Kiss of Deception was an excellent fantasy. It is probably one of the best fantasies I've read all year. From start to finish, it held my attention. I really enjoyed the mystery aspect of it that held up for three-quarters of the book. The mystery being who is who.
Kiss of Deception has multiple narrators. Princess Lia is our heroine, our runaway bride. Some chapters are narrated by "The Prince," and other chapters are narrated by "The Assassin." To add to the delight OR possibly add to the confusion, there are chapters narrated by Rafe and Kaden. Readers know that Rafe could be the Prince OR the Assassin. Likewise, readers know that Kaden could be either the Prince or the Assassin. The first third of the novel focuses more on all three being on the go. The Princess has runaway, taking her maid Pauline with her. The Prince is chasing after her. The Assassin is chasing after her too. Of course, he has been hired by someone to kill her. And the Prince's motivations are vague. What happens when these two men find her hiding in a small country town? What happens when she begins to get to know these two men, Rafe and Kaden, over the course of a week or two?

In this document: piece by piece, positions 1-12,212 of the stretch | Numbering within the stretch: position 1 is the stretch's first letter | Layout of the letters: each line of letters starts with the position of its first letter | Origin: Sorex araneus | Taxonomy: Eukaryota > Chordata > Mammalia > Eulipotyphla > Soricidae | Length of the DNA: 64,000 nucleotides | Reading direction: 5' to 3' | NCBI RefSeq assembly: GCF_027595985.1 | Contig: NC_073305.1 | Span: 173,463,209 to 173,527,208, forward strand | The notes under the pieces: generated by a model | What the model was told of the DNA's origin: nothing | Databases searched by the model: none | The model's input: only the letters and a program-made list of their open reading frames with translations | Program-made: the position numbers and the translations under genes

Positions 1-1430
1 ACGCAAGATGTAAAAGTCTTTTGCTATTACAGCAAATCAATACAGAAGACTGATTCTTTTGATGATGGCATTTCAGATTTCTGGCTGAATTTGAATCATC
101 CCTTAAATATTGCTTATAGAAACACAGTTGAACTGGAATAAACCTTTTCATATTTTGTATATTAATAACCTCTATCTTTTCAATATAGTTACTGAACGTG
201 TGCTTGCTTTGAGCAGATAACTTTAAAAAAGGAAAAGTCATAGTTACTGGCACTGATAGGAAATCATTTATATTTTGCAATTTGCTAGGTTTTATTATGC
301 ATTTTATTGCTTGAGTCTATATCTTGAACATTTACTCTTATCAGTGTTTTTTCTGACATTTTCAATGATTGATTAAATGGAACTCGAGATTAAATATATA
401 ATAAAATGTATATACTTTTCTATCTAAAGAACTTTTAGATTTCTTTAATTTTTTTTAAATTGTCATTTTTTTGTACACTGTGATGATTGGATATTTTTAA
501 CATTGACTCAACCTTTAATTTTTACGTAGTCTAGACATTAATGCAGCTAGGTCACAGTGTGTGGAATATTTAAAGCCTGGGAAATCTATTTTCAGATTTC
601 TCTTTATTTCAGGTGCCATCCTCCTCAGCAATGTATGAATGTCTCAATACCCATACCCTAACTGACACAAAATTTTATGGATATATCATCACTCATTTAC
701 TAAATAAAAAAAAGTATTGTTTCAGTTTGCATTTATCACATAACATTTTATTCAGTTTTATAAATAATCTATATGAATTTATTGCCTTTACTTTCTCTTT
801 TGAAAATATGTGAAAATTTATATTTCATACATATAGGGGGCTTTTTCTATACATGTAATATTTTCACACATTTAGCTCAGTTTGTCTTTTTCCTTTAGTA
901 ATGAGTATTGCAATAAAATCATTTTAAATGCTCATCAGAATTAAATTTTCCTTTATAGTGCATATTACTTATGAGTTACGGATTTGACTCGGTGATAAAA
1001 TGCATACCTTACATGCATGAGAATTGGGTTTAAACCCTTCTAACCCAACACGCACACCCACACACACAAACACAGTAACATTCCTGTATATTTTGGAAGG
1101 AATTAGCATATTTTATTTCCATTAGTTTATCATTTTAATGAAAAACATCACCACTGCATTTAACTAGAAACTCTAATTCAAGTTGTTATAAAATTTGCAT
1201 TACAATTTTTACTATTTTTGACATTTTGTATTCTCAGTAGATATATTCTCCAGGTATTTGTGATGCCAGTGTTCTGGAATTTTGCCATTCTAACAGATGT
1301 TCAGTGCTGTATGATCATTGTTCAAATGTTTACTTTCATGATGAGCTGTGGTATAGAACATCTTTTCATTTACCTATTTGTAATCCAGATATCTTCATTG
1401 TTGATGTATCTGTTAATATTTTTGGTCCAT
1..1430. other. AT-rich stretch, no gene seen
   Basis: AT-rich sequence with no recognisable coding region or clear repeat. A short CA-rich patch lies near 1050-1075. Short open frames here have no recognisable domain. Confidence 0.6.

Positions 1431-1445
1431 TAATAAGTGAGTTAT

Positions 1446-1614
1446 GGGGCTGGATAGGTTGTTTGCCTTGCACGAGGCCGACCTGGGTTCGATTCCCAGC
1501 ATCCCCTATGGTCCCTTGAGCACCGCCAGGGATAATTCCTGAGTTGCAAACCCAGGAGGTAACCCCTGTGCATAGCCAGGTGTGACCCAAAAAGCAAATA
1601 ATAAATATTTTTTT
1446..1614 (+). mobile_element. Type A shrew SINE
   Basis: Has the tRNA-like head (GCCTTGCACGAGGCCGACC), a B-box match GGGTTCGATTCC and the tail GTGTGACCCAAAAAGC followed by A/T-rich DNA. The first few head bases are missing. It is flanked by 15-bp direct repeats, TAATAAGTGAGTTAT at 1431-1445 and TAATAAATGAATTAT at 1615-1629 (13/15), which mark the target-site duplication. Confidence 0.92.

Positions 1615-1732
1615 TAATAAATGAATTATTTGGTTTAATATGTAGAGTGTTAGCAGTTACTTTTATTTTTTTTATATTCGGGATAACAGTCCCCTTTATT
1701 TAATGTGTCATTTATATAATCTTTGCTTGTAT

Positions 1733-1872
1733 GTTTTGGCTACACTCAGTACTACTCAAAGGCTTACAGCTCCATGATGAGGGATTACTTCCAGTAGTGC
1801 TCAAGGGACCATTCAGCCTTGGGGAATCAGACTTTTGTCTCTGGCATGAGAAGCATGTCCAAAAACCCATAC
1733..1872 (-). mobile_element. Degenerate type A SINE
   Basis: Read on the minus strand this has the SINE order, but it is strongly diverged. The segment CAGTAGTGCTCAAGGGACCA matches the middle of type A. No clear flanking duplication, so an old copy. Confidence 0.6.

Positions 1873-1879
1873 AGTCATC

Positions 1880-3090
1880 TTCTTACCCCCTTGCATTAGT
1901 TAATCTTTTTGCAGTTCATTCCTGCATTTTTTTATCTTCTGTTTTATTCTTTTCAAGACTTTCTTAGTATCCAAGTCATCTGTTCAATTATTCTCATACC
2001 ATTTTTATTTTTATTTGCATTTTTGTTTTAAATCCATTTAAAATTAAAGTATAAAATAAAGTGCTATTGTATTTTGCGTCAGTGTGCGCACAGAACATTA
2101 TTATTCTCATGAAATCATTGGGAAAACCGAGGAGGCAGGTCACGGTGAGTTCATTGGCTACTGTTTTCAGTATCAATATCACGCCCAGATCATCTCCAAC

Kiss of Deception was definitely suspenseful in places. There's a bit of an intrigue mixed dangerously OR delightfully with romance. Readers learn that there is so much to learn about the world in which this novel is set. There is a hint of depth to it. I wanted more--in a good way. It wasn't that this novel was inadequate, it was that what we know is so small in comparison to what we don't know. And there's this wanting to see more, know more. If fantasy worlds feel fake, then, the wanting is completely different. It isn't curiosity but frustration.
I felt this novel was well-written. I enjoyed the world-building. I enjoyed the characterization.
© 2014 Becky Laney of Becky's Book Reviews